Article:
Concussions in hockey: Oswego State athlete, trainer assess risks


The rate of concussions has been on the rise in high contact sports, like hockey. Mike Pisarevsky of SUNY Oswego has played hockey for 12 years. In 2009, Pisarevsky experienced an injury that he felt could keep him off the ice for good. On an innocent play, he was hit into the boards, knocking off his helmet and hitting his head directly on the boards.

“I went to the hospital and I had to be transferred to another hospital cause I had bleeding in my brain. I had a cerebral hemorrhage” Pisarevsky said.

SUNY Oswego athletic trainer Elise Fitzsimmons says one of the most important things to know in regards to keeping your head protected is to make sure you are wearing your helmet correctly. This means making sure all the straps are fastened tightly and that the helmet is fitting correctly to your head. You can hear more advice about concussions from Fitzsimmons here.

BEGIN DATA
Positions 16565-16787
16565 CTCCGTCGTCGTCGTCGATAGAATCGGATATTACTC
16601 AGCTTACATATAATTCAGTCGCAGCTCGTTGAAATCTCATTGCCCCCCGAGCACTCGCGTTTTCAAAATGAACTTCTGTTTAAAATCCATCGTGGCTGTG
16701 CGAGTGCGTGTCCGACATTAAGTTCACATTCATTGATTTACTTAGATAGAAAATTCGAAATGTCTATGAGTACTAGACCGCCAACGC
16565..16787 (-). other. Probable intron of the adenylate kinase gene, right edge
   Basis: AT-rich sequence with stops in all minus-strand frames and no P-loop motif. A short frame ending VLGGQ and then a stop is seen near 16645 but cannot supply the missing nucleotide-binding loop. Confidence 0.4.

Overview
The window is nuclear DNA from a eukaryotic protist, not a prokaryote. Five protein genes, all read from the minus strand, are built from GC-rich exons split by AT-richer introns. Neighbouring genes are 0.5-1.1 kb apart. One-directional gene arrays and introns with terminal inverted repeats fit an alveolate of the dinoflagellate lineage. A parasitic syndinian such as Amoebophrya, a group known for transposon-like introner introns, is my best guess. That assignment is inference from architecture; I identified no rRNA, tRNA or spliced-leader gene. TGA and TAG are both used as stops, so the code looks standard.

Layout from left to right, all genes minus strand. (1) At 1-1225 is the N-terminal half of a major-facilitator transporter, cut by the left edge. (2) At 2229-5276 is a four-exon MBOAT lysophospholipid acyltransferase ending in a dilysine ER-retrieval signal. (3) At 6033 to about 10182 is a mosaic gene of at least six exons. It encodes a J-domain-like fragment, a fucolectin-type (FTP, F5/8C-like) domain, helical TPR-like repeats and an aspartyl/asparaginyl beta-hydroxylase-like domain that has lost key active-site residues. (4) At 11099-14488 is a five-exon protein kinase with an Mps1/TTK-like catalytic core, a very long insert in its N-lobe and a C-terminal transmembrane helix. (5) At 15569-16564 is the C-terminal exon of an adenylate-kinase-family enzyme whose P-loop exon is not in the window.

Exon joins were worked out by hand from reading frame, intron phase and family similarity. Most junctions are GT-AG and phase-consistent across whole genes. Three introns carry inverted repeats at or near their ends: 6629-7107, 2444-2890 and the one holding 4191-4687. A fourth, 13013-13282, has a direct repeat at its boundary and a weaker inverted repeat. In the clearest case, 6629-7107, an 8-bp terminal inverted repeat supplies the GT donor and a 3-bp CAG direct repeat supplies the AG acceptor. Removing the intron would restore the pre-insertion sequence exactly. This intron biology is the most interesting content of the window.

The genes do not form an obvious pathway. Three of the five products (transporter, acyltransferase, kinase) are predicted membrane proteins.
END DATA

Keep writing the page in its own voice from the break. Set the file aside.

Fitzsimmons said the hardest conversation to have with her athletes is over ending an athletic career to protect their brain.

“I tell my athletes, at what point do you realize that yeah,  you love the sport that you’re playing but it’s not going to be your life. Your brain is,” Fitzsimmons said.

After about a month of recovery, Pisarevsky felt he was ready to lace up the skates and get back on the ice, despite the possibility of another brain injury.

“I guess it crosses your mind a little bit but ya know, just the love for hockey over powers that,” Pisarevsky said.

Bottom line is if you think you might have a concussion, get it checked out, Fitzsimmons said.